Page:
10. But do not all infants receive baptism worthily, since they offer no obstacle to the grace of baptism? and are they not consequently all regenerated, as a matter of course, the moment they are baptized?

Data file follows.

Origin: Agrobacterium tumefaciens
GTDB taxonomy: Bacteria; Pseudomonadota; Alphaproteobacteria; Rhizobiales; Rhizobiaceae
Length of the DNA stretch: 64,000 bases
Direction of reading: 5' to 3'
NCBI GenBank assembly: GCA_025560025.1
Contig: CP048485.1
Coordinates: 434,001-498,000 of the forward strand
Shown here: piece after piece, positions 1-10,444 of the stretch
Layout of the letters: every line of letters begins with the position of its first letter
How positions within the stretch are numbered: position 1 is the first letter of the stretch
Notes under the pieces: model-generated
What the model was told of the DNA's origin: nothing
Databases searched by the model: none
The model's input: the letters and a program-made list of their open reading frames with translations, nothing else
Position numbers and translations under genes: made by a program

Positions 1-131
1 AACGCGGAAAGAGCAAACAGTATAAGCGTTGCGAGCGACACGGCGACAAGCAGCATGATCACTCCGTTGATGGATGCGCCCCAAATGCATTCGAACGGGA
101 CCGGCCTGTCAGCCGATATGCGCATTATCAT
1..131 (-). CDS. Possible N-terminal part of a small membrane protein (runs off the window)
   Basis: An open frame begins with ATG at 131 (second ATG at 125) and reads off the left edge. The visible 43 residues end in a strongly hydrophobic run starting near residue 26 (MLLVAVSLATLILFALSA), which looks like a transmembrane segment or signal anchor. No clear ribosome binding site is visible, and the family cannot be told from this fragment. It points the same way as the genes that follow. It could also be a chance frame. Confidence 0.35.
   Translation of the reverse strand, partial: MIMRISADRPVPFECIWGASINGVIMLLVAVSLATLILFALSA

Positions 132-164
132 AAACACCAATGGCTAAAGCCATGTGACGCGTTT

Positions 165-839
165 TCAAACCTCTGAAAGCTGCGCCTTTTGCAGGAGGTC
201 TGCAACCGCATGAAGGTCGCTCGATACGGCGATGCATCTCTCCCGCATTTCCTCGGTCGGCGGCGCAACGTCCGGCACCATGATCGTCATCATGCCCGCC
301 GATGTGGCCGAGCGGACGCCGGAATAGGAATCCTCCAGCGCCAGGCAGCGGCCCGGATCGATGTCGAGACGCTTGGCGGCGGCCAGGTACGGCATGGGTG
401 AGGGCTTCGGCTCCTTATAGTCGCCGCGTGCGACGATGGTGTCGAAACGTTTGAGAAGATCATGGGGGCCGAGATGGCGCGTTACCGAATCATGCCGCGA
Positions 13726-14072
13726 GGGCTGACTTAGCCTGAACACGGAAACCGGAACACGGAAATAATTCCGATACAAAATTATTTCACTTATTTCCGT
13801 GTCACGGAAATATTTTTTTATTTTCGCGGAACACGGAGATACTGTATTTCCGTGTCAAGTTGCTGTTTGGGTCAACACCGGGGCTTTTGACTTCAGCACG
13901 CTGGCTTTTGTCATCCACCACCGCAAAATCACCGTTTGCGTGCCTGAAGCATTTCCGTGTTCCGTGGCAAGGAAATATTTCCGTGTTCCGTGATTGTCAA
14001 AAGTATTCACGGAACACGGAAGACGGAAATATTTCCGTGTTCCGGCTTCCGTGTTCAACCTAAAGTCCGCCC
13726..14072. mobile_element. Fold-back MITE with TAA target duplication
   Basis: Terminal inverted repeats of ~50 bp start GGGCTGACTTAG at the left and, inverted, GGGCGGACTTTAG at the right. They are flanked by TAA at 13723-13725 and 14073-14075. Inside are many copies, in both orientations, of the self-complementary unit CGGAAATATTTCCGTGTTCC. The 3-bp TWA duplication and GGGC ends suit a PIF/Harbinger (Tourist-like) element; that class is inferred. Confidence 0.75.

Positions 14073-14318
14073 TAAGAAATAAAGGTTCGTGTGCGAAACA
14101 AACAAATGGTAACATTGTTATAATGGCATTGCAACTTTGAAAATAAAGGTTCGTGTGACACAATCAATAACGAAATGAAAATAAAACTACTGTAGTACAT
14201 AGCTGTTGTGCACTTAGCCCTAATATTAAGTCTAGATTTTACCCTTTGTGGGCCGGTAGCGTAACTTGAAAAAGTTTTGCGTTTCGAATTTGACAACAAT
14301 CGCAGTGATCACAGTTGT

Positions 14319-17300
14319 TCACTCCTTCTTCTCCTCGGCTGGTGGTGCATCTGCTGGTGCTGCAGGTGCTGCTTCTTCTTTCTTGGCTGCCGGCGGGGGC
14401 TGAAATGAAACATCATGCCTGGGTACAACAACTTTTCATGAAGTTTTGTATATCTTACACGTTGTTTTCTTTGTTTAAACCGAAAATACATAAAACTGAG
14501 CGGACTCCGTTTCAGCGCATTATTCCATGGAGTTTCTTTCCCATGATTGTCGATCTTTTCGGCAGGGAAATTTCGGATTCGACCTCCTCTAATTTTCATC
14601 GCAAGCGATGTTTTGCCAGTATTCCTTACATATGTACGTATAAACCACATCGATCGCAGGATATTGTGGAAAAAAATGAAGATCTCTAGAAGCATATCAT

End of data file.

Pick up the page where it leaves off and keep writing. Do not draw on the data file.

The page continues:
Certainly not. No infant is of itself worthy to receive grace, because, as the Catechism says, it is “born in sin and a child of wrath.” It can only be received into the Church and baptized on the faith and profession of its parents or sponsors. No true missionary thinks of baptizing heathen children without friends or sponsors. The Church Catechism asks the question, “Why are Infants baptized?” But it does not give as an answer, “Because they offer no obstacle to grace,”—but “because they promise repentance and faith by their sureties.” Let us always remember that an infant has no title to baptism but the profession of its sureties. Surely when these sureties know nothing of repentance or faith, or of what they are promising, common sense points out that the infant is not likely to get much inward benefit from the sacrament. In plain words, if parents or sponsors bring an infant to baptism in utter ignorance, without faith or prayer or knowledge, it is monstrous to suppose that this infant must, nevertheless, receive regeneration. At this rate it would matter nothing in what way sacraments are used, whether with ignorance or with knowledge, and it would signify nothing whether those who use them were godly or ungodly. The children of believing and of unbelieving parents would receive precisely the same benefit from baptism. Such a conclusion seems unreasonable and absurd.